Cambridge University’s prototype artificial leaf produces syngas using sunlight, carbon dioxide, and water.
(Photo : Virgil Andrei/Cambridge University)

Artificial leaf and 'syngas'

Synthetic gas, also called 'syngas,' is a mixture of gases used as fuel in several industries. Syngas is made from hydrogen, carbon monoxide, and occasionally carbon dioxide, and can also be used to make several other chemicals we use on a wide scale, like synthetic petroleum, methanol, ammonia, and more.

It is primarily made from the gasification of materials like coal and municipal waste, which contribute to carbon emissions. The field of syngas production is about to change with the development of new technology that can create syngas using cleaner and more sustainable methods.

Researchers from Cambridge University's Christian Doppler Laboratory for Sustainable SynGas Chemistry were able to produce an artificial leaf that creates syngas from sunlight, water, and carbon dioxide—the results of which were published in a recent issue of Nature Materials.

How does the artificial leaf work?

In the past, other artificial leaf prototypes were only able to produce hydrogen. However, the Cambridge research team was able to produce syngas because of their unique combination of catalysts and materials.

The device works once immersed in water. There are two photocathodes (i.e. light absorbers) with a perovskite material configuration inside the artificial leaf. One light absorber uses the integrated cobalt catalyst to produce oxygen, while the other uses a chemical reaction with water to convert carbon dioxide into carbon monoxide and hydrogen. The result of both processes is the formation of syngas.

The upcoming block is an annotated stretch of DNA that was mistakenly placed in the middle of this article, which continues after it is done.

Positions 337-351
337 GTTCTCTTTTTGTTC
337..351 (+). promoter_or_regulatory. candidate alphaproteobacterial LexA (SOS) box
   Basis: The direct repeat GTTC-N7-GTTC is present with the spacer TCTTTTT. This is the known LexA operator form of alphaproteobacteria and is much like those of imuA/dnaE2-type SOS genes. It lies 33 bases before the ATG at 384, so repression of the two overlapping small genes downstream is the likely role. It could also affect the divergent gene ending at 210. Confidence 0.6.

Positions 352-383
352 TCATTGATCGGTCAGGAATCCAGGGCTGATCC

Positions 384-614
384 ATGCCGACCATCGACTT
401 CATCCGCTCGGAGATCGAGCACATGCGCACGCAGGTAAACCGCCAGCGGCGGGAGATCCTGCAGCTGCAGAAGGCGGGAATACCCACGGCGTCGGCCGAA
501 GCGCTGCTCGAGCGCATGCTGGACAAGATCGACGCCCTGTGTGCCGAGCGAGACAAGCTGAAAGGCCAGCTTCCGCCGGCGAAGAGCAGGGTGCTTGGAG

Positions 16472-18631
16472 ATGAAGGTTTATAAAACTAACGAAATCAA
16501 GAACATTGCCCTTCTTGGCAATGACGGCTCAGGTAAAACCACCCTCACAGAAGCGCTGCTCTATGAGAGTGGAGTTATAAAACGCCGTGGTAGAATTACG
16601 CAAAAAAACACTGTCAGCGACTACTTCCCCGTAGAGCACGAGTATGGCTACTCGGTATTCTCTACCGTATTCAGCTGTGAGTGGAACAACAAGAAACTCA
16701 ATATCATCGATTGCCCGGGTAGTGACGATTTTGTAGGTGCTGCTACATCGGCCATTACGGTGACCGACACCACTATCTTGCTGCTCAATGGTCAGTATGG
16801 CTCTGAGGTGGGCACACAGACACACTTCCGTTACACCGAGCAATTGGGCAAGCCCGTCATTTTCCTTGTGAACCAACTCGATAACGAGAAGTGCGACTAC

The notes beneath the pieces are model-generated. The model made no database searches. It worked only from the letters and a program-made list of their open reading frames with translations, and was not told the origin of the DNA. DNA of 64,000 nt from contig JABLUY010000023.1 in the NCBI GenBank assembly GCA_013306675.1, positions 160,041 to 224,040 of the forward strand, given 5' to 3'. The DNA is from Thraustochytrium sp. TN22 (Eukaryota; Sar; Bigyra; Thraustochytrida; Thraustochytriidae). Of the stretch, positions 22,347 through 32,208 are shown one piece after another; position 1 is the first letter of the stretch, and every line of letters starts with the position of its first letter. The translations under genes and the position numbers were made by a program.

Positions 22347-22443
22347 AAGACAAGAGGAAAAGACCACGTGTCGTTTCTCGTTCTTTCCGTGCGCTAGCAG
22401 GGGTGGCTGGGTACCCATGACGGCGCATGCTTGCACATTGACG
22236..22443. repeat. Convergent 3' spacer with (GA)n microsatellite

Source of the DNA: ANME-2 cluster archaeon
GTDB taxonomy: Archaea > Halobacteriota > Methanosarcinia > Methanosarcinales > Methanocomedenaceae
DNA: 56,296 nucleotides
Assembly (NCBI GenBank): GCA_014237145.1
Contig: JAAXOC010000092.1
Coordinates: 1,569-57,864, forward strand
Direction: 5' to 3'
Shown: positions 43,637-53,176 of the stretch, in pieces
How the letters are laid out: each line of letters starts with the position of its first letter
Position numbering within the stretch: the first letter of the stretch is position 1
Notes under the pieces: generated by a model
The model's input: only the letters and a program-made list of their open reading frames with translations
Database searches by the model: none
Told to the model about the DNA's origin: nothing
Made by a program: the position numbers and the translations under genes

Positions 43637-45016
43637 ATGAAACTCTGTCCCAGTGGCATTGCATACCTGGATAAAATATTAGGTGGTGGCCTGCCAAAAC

Choosing the catalyst was critical to the success of the device. Instead of conventional catalyst materials like platinum or silver, cobalt is found to be much more effective at converting carbon dioxide to carbon monoxide. Cobalt is also found in abundance around the world, making it a low-cost material that makes the technology more accessible.

Interestingly, the researchers found that even in low-light conditions, such as on rainy or overcast days, the device still works. Principal author Virgil Andrei notes that the artificial leaf can then be used anywhere in the world at any time.

The artificial leaf and the future of sustainability

Erwin Reisner, senior author of the study, shares his vision for the future of the material in a press release from Cambridge University:

"What we'd like to do next, instead of first making syngas and then converting it into liquid fuel, is to make the liquid fuel in one step from carbon dioxide and water... Being able to produce syngas sustainably would be a critical step in closing the global carbon cycle and establishing a sustainable chemical and fuel industry."

While still in its early stages and further development needed, this research is creating a great impact in the field of solar fuels.

The development of new technology like this artificial leaf is one of the first steps for the fuel and chemical industries to transition to more carbon-negative practices. With the massive demand for liquid fuels like syngas, this technology has the potential to make the shift towards circular carbon systems and a more sustainable future more feasible.